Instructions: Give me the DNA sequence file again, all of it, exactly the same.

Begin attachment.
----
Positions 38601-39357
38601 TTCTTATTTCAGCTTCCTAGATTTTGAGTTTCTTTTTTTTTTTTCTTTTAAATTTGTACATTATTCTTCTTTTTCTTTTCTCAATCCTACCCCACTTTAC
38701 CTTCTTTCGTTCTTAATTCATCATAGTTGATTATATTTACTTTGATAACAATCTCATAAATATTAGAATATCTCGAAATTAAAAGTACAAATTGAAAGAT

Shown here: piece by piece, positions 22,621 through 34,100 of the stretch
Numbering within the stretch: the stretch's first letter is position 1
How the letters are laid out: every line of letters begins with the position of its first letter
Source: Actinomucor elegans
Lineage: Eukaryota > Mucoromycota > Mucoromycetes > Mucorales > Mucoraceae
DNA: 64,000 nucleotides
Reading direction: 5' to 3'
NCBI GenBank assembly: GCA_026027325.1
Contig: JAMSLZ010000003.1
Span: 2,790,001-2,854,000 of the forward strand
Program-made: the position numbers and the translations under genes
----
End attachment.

Positions 38601-39357
38601 TTCTTATTTCAGCTTCCTAGATTTTGAGTTTCTTTTTTTTTTTTCTTTTAAATTTGTACATTATTCTTCTTTTTCTTTTCTCAATCCTACCCCACTTTAC
38701 CTTCTTTCGTTCTTAATTCATCATAGTTGATTATATTTACTTTGATAACAATCTCATAAATATTAGAATATCTCGAAATTAAAAGTACAAATTGAAAGAT

Shown here: piece by piece, positions 22,621 through 34,100 of the stretch
Numbering within the stretch: the stretch's first letter is position 1
How the letters are laid out: every line of letters begins with the position of its first letter
Source: Actinomucor elegans
Lineage: Eukaryota > Mucoromycota > Mucoromycetes > Mucorales > Mucoraceae
DNA: 64,000 nucleotides
Reading direction: 5' to 3'
NCBI GenBank assembly: GCA_026027325.1
Contig: JAMSLZ010000003.1
Span: 2,790,001-2,854,000 of the forward strand
Program-made: the position numbers and the translations under genes